Are Email and Chat Ruining Your Productivity?

Woman listening to headphones

Photo by Andrea Piacquadio

I will always remember the Zoom call when I glimpsed the seventh level of productivity hell.

It was a few years ago during a presentation review. The host made the rookie error of sharing their entire screen, so I could see everything – all the open windows, the taskbar, the clock, and so on.

I can’t remember the presentation itself. But burnt into my soul is the memory of notifications popping up EVERY 10 SECONDS for an entire 30-minute meeting.

There must have been an argument happening in Slack because never-ending popups appeared in the corner of his screen. Sometimes three arrived at once, and they stacked up on each other. There was also a “ding” sound in case the banner hadn’t interrupted us enough.

Between the Slack messages, emails arrived. A different “bing”, and a different popup. Each one revealed the subject line and a snippet of the contents, which made it ten times more distracting.

The host was playing whack-a-mole with the notifications while trying to explain the presentation. He seemed well-practised at dealing with these notifications. But it had the awkward vibe of a dog owner whose dog jumps on everyone it meets. It was uncomfortable to witness.

This continued for the entire meeting. It was insane.

But what blew my mind was that this was normal life for this guy. And possibly for many people. The normal working day was being interrupted CONSTANTLY by bings and bongs.

How do you focus when something nags you every 10 seconds?

In my experience, deep work only happens when you get lost in a flow state. And that takes a while to drop into. It’s a bit like falling asleep. It certainly can’t happen in the 20 seconds between bings.

It turns out this horror story of a Zoom call is not uncommon. An alarming Microsoft study suggests people change screens every 40 seconds on average while working.

Another major study found employees can’t go longer than six minutes without checking an email or instant messaging. The same study found 70% of emails were opened within SIX SECONDS. Yes, seconds.

How Did We End Up in This Mess?

I was born in the 1980s, so I remember life without constant communication. Family shopping trips were a military operation. We synchronised watches, split into teams, and promised to meet in front of Woolworths at 3pm.

Back then, we operated just fine without always contacting each other. But with the emergence of always-on messaging, we’ve become accustomed to instant answers to our problems. And that we must be always available to answer questions.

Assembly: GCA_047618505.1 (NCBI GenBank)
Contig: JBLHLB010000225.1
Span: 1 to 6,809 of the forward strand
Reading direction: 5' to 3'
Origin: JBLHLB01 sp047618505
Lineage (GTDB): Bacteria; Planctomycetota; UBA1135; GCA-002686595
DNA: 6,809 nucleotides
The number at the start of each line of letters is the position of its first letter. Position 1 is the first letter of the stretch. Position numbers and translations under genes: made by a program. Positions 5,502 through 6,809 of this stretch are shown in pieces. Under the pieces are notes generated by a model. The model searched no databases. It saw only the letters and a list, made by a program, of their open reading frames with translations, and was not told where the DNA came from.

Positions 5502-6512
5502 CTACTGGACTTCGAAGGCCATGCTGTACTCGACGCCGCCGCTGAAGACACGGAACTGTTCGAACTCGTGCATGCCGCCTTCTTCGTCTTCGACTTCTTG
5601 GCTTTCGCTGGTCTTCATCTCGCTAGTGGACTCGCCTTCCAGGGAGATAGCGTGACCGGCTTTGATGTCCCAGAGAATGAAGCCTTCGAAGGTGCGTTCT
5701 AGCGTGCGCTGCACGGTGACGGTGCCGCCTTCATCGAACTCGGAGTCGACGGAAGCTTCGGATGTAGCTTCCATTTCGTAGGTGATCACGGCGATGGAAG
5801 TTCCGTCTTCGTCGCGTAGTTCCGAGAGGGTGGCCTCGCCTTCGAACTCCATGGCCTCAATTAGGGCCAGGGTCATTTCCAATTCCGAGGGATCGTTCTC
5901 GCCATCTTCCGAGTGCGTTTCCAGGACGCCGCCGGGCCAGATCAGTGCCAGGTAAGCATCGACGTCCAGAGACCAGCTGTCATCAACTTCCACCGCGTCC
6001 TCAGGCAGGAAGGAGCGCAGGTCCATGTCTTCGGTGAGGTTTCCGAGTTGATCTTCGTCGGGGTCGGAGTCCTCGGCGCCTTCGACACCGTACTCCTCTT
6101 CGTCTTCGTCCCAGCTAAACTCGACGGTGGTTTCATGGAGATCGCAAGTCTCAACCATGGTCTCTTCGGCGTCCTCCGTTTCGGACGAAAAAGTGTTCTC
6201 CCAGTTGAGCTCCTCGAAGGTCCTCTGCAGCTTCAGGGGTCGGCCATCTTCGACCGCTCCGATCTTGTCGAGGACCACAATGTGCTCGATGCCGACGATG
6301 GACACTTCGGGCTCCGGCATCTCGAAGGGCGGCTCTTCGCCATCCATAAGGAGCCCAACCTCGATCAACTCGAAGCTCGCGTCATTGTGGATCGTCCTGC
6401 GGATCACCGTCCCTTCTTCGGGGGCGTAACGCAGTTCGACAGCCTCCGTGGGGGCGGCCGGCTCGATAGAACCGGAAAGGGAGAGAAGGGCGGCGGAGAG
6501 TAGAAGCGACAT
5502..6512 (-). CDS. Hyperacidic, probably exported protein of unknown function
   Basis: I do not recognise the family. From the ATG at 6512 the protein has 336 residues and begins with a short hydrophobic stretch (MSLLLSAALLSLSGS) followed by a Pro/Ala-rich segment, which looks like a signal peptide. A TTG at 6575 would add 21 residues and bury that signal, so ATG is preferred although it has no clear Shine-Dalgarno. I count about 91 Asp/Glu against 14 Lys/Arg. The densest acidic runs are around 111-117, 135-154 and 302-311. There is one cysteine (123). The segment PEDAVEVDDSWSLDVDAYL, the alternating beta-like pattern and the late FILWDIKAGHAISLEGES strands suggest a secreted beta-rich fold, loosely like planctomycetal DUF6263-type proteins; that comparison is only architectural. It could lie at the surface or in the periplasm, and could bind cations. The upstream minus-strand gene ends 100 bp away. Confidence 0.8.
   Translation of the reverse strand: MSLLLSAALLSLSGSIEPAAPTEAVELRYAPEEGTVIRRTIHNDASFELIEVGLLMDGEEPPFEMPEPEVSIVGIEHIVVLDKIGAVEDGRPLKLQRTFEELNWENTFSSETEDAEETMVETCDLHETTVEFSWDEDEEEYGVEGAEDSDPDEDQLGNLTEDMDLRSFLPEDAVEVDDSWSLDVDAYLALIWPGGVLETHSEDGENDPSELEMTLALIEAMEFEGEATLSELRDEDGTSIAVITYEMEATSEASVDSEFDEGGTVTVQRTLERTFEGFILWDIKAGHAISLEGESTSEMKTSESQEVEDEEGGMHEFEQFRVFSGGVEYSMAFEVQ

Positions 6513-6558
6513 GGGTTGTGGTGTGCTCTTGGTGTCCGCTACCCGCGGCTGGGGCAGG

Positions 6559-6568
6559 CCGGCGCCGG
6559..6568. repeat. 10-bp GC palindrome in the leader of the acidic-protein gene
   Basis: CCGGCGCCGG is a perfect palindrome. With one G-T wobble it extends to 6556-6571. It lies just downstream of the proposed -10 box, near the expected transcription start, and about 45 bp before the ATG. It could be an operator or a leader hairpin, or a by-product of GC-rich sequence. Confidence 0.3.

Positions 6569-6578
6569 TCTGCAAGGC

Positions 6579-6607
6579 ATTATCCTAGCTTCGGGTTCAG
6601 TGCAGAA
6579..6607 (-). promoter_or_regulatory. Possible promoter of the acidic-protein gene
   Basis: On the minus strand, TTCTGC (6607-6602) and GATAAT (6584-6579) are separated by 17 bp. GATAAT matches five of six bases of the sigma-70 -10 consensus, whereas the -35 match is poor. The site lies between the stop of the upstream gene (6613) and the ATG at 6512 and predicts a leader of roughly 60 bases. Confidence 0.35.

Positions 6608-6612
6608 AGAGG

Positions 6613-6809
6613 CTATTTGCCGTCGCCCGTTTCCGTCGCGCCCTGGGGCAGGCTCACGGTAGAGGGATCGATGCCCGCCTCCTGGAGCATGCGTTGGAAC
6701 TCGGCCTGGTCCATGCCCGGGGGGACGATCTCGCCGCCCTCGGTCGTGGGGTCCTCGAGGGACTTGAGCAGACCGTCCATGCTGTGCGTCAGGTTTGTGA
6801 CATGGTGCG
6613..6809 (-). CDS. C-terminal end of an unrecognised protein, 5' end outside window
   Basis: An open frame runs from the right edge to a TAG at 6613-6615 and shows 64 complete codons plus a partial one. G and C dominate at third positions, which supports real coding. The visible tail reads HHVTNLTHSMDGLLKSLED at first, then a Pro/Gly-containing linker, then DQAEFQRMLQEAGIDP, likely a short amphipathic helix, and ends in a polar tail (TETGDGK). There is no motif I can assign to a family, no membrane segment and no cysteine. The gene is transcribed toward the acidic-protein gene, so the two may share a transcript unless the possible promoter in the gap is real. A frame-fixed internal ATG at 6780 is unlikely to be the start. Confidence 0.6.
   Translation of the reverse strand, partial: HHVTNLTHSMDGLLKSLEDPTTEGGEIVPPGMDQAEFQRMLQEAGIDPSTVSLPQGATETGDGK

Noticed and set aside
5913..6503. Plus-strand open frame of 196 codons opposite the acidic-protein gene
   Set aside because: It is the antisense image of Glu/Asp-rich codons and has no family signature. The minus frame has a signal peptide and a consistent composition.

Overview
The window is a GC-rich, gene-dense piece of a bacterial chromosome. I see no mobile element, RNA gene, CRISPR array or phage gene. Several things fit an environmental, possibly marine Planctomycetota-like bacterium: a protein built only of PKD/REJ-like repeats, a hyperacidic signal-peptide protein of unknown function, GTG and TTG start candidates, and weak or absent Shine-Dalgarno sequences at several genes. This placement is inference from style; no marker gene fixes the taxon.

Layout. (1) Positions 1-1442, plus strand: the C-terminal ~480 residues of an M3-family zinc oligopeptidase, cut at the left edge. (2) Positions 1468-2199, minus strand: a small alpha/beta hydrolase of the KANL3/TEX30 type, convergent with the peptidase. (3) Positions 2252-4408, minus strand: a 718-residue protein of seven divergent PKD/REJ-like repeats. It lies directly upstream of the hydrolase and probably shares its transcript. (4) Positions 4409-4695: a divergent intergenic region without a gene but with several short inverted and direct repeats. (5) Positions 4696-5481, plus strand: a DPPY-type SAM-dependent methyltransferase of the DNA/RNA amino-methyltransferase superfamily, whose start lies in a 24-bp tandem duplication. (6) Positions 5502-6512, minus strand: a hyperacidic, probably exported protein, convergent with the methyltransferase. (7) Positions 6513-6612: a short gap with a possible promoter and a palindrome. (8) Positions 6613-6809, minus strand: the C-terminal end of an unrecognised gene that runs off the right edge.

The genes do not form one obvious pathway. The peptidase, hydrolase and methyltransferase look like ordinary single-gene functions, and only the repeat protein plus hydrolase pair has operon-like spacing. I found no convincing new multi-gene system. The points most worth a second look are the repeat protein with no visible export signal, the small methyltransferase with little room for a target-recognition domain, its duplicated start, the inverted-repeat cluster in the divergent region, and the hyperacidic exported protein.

Nobody starts their day with the goal of fragmented attention. But we feel we should be contactable. Our family and our colleagues should be able to reach us. We want to be seen as productive and available, so we jump into that Slack conversation, or respond to that email within the hour.

There is a fundamental fear that we will become irrelevant. Or that we’ll get a black mark in the book if we disappear for a while. But trust me, that isn’t going to happen. And no matter how busy or hectic things are, you can step away for a while.

Bill Gates famously spends a week each quarter just reading books in a log cabin. He calls them his “Think Weeks”. Bear in mind this isn’t a new practice, forged during his chilled-out philanthropy years. He did this during the heyday. The Steve-Ballmer-jumping-crazily-on-stage, Windows 95 years.

Attention Is the New Currency

We’ve focused on doom and gloom so far. But there is a silver lining here.

You can separate yourself from the pack by taking control of notifications. It’s a rare thing to maintain focus these days, and if you cultivate it, you will be considerably more productive than everyone else.

If you are a team leader, you can boost your team’s productivity by improving how they handle distractions. It will be like hiring two extra people.

Just think about all those smart people you work with. Most of them are stuck in Slack and glued to incoming emails. And yet they still get loads done! It’s quite amazing really.

But imagine what happens if you unleash their full potential.

Let’s dive into some specifics. I’m going to tackle the biggest distractions you’ll face:

Note: if you want to get a handle on your phone addiction, I’ve already written about that here: How to Break Your Phone Addiction.

Turning Off Notifications in Outlook

A freshly-installed email programme is like an obnoxious four-year-old.